OPEC reaches surprise agreement in Algiers

Sunday 02/10/2016
Tentative deal still needs to be confirmed at OPEC meeting in Vienna

TUNIS - The Organisation of the Pe­troleum Exporting Coun­tries (OPEC) oil producers cartel reached a surprise agreement in Algiers to trim production to bolster prices despite the chronic disagreement between Saudi Arabia and its re­gional rival Iran.

Before Algeria influenced the two countries to endorse the deal, almost nobody expected the group to come close to an agreement at the informal gathering, convened during the International Energy Forum, a feeling that had been re­inforced over previous weeks by OPEC ministers and officials.

“What occurred in Algiers was a dramatic turn of events. It is the first deal to cut output by OPEC in eight years,” said Algerian energy analyst Ali Titouche.

OPEC had attempted to forge a deal for more than two years. Dur­ing a meeting hosted by Qatar in April, the cartel came close to an agreement but prospects for an accord fell apart on the rivalry be­tween Saudi Arabia and Iran.

Under the terms of the Algiers deal, OPEC agreed to set up a com­mittee to look at reducing pro­duction to 32.5 million-33 million barrels a day (bpd) down from an estimated August output of 33.2 million bpd, a cut of about 2% of total output.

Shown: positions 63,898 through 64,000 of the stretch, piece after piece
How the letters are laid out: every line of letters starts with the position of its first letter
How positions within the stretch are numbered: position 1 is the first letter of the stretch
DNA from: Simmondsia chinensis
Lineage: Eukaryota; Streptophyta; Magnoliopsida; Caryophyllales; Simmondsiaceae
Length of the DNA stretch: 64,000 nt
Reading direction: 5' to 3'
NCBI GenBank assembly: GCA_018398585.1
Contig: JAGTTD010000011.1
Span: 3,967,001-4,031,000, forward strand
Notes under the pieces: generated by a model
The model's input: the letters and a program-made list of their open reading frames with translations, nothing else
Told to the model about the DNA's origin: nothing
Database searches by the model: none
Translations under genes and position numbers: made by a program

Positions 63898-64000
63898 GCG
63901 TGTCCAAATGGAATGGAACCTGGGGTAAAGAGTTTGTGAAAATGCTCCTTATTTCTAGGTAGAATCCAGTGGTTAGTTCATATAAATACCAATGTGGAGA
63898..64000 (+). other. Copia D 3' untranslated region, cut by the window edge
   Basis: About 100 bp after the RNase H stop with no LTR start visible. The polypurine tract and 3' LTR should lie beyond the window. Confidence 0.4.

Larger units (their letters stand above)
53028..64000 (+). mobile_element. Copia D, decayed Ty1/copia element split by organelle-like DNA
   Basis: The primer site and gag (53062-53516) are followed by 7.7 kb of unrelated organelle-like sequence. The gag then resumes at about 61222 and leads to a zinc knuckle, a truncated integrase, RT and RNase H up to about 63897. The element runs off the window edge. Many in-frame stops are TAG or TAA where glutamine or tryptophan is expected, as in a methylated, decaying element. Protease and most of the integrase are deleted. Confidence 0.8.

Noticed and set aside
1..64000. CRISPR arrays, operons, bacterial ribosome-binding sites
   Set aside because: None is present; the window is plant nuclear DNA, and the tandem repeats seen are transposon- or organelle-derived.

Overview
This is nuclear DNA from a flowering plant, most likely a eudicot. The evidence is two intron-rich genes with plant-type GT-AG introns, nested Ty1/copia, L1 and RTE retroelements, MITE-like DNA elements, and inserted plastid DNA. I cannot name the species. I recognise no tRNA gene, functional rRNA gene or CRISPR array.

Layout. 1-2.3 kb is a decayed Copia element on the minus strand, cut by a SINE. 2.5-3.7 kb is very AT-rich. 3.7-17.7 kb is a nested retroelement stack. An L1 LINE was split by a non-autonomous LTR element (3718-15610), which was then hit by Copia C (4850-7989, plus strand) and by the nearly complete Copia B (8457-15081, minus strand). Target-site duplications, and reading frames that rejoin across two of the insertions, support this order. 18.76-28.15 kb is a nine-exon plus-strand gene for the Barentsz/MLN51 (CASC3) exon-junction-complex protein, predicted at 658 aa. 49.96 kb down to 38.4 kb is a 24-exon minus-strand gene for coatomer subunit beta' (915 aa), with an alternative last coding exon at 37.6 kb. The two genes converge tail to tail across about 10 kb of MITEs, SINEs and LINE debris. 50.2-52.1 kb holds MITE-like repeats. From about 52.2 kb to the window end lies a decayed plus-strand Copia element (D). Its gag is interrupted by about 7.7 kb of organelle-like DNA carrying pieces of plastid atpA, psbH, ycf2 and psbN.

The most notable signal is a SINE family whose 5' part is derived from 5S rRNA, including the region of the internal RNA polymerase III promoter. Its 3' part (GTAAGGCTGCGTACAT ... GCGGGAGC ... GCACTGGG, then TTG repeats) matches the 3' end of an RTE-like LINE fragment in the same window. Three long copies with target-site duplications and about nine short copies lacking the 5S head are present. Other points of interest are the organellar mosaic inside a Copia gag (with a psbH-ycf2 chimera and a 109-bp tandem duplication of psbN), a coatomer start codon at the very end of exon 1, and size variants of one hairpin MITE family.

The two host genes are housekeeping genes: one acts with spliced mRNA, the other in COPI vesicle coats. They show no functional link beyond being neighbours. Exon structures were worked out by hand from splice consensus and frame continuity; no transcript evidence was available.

The tentative deal still needs to be confirmed by OPEC members at their planned November 30th meeting in Vienna.

Algeria’s oil diplomacy had dem­onstrated its prowess in the past, in­cluding hosting a successful OPEC summit in 1975 but divisions and challenges in the cartel have been more numerous over the years.

Crude oil was worth $100 a bar­rel in the summer of 2014 before slumping to less than $30 a barrel in January of this year mainly because of a boom in US shale oil and lead­ing producers such as Saudi Ara­bia prioritising market share over prices.

As Iran aims to increase its out­put from 3.6 million bpd at pre­sent to around 4 million bpd, this means to have an overall OPEC cut of 740,000 bpd, more than 1.1 mil­lion bpd would have to be cut else­where.

Libya and Nigeria are allowed to produce at maximum levels be­cause of unrest and political insta­bility.

Analysts at Goldman Sachs said higher crude prices would prompt the rise of non-OPEC output, par­ticularly of US shale oil. The US oil drilling rig count has risen in 12 of the past 13 weeks.

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